As young adults and students, a lot of you have the heart to give to those in need, but not necessarily the financial means. That’s why we’re eager to let you guys know about this simple, immediate and powerful way you can help bring books to children in Asia, just by watching a quick video and making an online vote. The Asia Foundation, a nonprofit organization focused on philanthropic work in Asian countries, is currently holding an campaign through their program “Books for Asia” until March 29, 2010. You just have to go on their website bookvote.asiafoundation.org and choose your favorite book out of five popular children’s classics titles: “The Little Engine That Could,” “The Tale of Peter Rabbit,” “Corduroy,” “Who’s Spot?” and “Make Way for Ducklings.” For every vote, a generous donor of the Asia Foundation will contribute $1 – up to $10,000, and the winning book title will be delivered to the entire first-year English class at Khishig-Undur School in Mongolia. You can watch their video of how your vote will benefit Mongolia students after the jump.
The best part of this campaign is that it allows teens and young adults to contribute in a way other than money. By voting online, and sharing their website link and video on Facebook and Twitter, you can help bring awareness to the cause—which is the fundamental goal of philanthropy—as knowledge is power.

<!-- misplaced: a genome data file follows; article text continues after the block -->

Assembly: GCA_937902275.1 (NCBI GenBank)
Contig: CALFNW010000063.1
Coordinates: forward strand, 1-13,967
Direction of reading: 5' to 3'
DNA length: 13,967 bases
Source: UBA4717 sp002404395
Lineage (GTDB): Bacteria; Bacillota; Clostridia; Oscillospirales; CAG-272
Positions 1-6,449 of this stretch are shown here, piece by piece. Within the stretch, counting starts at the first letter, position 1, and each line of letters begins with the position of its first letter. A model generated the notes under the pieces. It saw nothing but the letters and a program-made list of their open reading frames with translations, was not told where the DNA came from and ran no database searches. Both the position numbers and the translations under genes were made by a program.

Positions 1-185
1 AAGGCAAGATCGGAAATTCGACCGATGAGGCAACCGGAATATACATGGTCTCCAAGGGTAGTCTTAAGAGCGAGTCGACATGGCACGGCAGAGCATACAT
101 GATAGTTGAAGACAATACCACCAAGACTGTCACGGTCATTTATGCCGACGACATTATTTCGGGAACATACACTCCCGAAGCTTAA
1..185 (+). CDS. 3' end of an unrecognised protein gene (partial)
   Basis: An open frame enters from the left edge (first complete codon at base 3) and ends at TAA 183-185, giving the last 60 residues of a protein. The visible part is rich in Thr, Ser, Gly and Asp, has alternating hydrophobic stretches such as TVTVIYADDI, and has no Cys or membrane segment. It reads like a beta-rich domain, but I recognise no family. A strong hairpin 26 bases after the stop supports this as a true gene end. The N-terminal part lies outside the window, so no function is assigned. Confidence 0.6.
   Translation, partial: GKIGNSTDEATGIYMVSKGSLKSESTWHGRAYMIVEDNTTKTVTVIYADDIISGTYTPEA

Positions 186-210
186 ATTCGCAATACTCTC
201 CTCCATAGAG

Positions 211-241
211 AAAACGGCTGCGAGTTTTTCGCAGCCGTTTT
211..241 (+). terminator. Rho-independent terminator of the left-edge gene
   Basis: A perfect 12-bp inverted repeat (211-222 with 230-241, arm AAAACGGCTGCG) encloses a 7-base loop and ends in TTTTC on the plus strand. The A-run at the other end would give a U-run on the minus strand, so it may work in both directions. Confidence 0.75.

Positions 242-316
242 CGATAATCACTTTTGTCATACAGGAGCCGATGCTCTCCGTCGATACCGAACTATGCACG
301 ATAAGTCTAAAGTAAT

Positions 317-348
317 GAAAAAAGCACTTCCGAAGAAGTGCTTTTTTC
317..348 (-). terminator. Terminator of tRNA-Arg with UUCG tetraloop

In an interview with Mochi, Alice Wu, the Associate Director for Resource Development at the Asia Foundation, pointed out how we all reach a certain point in our lives where we can take what we have learned and start to give back. Alice came to this realization after getting her MBA at NYU Stern and working in finance, where the value of her work was mostly measured by money. In order to use her skills to contribute to society, she joined the Asia Foundation, which allowed her to give back to the Asian community by doing what she’s good at—raising money and using her knowledge of Asian and American culture to bring awareness on an international scale.
Most importantly, Alice explained how in the non-profit world, there are many different types of “money”—for young people, their form of “money” can be spending the time and energy to learn and care about certain issues. By going on nonprofit websites, participating in charitable events and simply thinking and caring about others, young adults can educate themselves to think on a philanthropic level, which will plant a future generation of leaders who can act upon these values of giving back.
So if you’re at all interested in learning more about how you can contribute to Asian countries, go to their website at www.asiafoundation.org to learn more. Besides “Books for Asia,” you can check out their other numerous programs such as “Women’s Empowerment Program,” and spend some time watching their more informative videos here. Click here to become a fan of the Asia Foundation on Facebook or follow them on Twitter @Asia_Foundation.
There’s only less than a week to vote and raise money for these children in Mongolia, so share the link and help make a difference.
Photo from The Asia Foundation